Latter-day Saints call first Black woman to serve in a general presidency
SALT LAKE CITY — The first day of the 192nd Annual General Conference of The Church of Jesus Christ of Latter-day Saints brought a first for the faith: The calling of a Black woman to serve in a general presidency.
President Dallin H. Oaks of the First Presidency announced new church leaders during the Saturday Afternoon Session. They included six new General Authority Seventies, a new Relief Society presidency, and a new Primary General presidency.
First Black woman called to serve in Primary General presidency
Sister Tracy Y. Browning, who is Black, was called to serve as Second Counselor of the Primary General Presidency. She joins the new president of the Primary General presidency, Sister Susan H. Porter, who previously served as the presidency’s first counselor. Sister Amy Wright will serve as the first counselor.
Chante Stutznegger, who runs a social media account with her sister that discusses race and diversity in Utah, cheered the news in an interview with KSL 5 TV.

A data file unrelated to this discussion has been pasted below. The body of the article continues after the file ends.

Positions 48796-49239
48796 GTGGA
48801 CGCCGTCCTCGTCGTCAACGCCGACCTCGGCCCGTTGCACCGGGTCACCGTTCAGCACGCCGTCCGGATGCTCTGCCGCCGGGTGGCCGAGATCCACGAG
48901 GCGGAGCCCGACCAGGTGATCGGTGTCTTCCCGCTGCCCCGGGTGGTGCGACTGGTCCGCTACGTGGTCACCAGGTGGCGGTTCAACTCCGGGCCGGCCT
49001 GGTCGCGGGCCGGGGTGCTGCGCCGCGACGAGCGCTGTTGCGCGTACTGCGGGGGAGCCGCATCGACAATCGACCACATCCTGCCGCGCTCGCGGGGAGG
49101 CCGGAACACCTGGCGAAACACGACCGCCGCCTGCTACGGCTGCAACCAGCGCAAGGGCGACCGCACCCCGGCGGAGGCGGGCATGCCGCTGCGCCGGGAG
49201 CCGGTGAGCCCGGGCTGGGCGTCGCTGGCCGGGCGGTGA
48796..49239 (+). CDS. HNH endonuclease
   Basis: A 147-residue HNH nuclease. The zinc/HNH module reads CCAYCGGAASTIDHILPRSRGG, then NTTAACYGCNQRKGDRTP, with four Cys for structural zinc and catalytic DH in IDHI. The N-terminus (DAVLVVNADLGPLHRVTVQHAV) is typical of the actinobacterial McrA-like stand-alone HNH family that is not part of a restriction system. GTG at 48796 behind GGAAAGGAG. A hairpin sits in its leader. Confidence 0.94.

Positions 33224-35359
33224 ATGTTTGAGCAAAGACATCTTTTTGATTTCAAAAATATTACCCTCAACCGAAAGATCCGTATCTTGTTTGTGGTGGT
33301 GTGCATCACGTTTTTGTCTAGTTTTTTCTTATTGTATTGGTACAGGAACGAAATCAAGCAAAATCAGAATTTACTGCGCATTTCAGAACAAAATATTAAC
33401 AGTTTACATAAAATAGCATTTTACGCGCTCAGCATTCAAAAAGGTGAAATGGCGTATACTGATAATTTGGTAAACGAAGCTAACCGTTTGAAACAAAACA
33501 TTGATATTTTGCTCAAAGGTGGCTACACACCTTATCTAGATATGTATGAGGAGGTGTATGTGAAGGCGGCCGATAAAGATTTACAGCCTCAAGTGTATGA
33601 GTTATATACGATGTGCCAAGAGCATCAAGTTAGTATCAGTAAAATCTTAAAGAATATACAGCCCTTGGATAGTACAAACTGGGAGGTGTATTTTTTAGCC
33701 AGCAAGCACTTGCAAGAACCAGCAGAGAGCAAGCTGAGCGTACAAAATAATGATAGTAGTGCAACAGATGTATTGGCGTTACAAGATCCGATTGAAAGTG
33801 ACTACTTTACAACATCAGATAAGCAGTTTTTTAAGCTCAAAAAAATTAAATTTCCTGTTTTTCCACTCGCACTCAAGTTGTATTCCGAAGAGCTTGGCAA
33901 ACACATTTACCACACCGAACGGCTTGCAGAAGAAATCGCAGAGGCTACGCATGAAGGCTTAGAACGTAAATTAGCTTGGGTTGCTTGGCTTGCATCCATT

“When I first heard the news, it really pierced me to the core, because I thought, ‘I needed this as a child,'” Stutznegger said. “Growing up, I needed to see myself in someone who was in a position of leadership, who had faith — and connect to that.”
Her sister and partner on the “Let’s Talk Sis” Instagram account, Alexis Bradley, says seeing the first Black woman in a general presidency doesn’t erase the history of race in America or the church, but it does provide hope.
“We can still feel that bit of pain for the past and be thrilled and excited for the future, looking forward as our church grows,” she added.
According to The Church of Jesus Christ of Latter-day Saints, Sister Browning comes to the Primary General Presidency with experience. She has served on the Relief Society general advisory since 2018. A native of New Rochelle, New York, she spent a lot of time as a child in Jamaica, from which her mother and father immigrated to America.
Sister Browning worked for years at Morgan Stanley before 2015, when she became a church employee. She and her husband, Brayden, have two children, a daughter and a son.
Other leaders called Saturday
Sister Camille N. Johnson, who served for the past year as Primary General President, will now serve as Relief Society President. She will be joined by Sister J. Anette Dennis, first counselor, and Sister Kristin M. Yee, second counselor.
The presidency changes take effect Aug. 1, but General Authority Seventies take effect immediately once sustained.
Bonneville International Corporation, the company that owns KSL NewsRadio, is a subsidiary of Deseret Management Corporation, which is owned by The Church of Jesus Christ of Latter-day Saints.
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